3 Supplement Scams You're Wasting Money On
Thanks to an explosion of social media advertising, bogus health and weight loss products have seen an unprecedented spike in sales, with their entrepreneurial inventors raking in the cash by implementing successful methods of reaching consumers via paid ads, false claims and celebrity endorsements. In this article, I will highlight the 3 most notable supplement scams taking the industry by storm today.
For those who are no longer interested in injecting collagen into their tired and withered skin; consumers are now looking to collagen supplements for their unbelievable claims of healing ailments ranging from aged skin, damaged tendons and ligaments, joint pain, brittle hair and nails plus many more. But you should be skeptical.
Collagen is a group of fibrous structural proteins that help hold your body's tissues together, and it's found everywhere from your skin to your tendons to your bones.
Collagen supplements are made up of the byproducts of animal connective tissues. They are incomplete proteins containing 8 of the 9 essential amino acids and are comprised of primarily 3 amino acids (Proline, Lysine, Glycine).
Collagen, like any digested protein, is broken down into its fundamental amino acid structures, which are then used for many things such as tissue repair, hormone production, cell repair etc. So, when these amino acids reach the blood they are nearly indistinguishable from any other protein amino acids and they CANNOT selectively boost or miraculously be turned into collagen in the body.
Our body’s production of collagen is based on several factors including age, genetics, activity levels, sleep patterns, diet and environmental exposure. Your bodies utilization of amino acids to produce collagen will be at its own physiological discretion.
Chowing down on desiccated animal connective tissue and expecting it to be utilized in the body to produce collagen is just wishful thinking. Save your cash and focus on eating a diet high in protein, rich in micro-nutrients and wear your sunscreen.
Ketogenic diets are all the rage for weight loss these days and they CAN be effective. But not from what you may have been led to believe.
A ketogenic diet restricts carbohydrates causing blood glucose levels to fall. Low blood glucose then activates a complex physiological process where store triglycerides are released, broken down to fatty acids and processed by the liver to produce Ketones. These Ketones are then used for energy instead of glucose from carbs.
The truth is, having high ketone levels isn’t what makes you lose weight. What creates weight and fat loss is the basic principle of ANY diet. It is simply a calorie deficit. When you cut out and entire macro-nutrient you are generally going to be henceforth restricting calories.
BUT! Supplement companies will have you believe that you must always be in ketosis and use exogenous ketones and extravagant testing measures to stay in this “magical keto fat-burning zone”. Taking exogenous ketone supplements increase ketone levels in your body, imitating the state of ketosis but they DO NOT create a calorie deficit, in fact they have calories themselves.
Exogenous ketones may have some benefit in medical treatment, sports performance and appetite suppression but if you are one of the many that believe they are going to magically help you start shedding pounds of fat by taking them, you will be sadly disappointed.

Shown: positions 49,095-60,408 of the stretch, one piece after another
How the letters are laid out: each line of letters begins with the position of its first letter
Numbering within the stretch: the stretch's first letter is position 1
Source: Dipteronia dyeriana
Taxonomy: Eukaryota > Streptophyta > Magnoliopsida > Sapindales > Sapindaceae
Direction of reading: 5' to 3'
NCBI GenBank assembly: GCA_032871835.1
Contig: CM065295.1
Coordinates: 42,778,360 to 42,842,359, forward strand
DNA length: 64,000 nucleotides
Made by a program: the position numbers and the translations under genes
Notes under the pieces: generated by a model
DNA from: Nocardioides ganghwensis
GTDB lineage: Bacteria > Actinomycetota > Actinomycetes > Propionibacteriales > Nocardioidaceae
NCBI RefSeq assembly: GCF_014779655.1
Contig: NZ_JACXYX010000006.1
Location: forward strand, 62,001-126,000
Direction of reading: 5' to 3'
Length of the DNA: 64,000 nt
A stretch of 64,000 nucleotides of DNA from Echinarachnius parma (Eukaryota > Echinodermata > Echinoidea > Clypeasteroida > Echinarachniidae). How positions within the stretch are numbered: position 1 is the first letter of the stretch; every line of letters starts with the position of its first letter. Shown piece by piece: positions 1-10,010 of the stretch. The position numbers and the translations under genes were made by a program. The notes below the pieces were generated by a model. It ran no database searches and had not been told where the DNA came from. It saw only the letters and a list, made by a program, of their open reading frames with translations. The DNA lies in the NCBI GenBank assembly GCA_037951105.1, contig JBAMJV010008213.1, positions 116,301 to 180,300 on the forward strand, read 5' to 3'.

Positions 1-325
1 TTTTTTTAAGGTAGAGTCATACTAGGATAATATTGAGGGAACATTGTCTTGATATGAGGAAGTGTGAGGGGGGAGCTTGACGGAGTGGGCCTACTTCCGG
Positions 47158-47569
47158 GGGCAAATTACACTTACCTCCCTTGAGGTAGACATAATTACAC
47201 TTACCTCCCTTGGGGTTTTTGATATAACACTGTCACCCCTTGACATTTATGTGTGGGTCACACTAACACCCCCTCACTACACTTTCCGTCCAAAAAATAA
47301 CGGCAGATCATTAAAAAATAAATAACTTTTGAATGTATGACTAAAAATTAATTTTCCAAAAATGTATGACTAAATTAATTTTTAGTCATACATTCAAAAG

The bottom line is you need to be in a calorie deficit for weight loss to occur. You cannot defeat the laws of thermodynamics with any magical elixir. Save your money and focus on your nutrition. Start tracking your calorie intake or consult a nutritionist.
Weight Loss/Detox Teas
Weight-loss tea's recent marketing campaigns combine attractive influencers and powerful household names with the promise of an easy, tasty solution to cleanse the body and help lose weight.
But... Does it work? Nope. Because detoxing isn't real — not the sort of detoxing these marketers want you to believe in, at least. “Detox” is a case of a legitimate medical term being turned into a marketing strategy – all designed to cash in on hopeful consumers. In the setting of real medicine, detoxification means treatments for dangerous levels of drugs, alcohol, or poisons, like heavy metals.
Our bodies are fine without detox scams. The healthy body has kidneys, a liver, skin, even lungs that are detoxifying as you read this.
In reality, these teas are a concoction of various ineffective herbs and botanicals that promote fasting and at best will lead to temporary weight loss through dehydration, depletion of muscle glycogen, and in some cases diarrhea. ALL weight lost will be regained as soon as you return to your normal patterns of eating. Furthermore, Long-term fasts promoted by these products lead to muscle breakdown, micro-nutrient deficiency and unhealthy eating behaviors.
Any product with the word “detox” or weight loss tea is only truly effective at cleansing your wallet of cash. Save your money and focus on your fitness and nutrition.
When it comes to general health, losing fat, or building muscle –which is what most people are willing to spend their hard-earned cash on–there just isn’t much you can do beyond eating and training right.
There are however a handful of science based ergogenic aids that have been clinically shown to be effective in aiding your performance, increasing muscle mass and improving body composition which I highlight in my E-Book, The No Bull Shit Guide to Sports Supplements.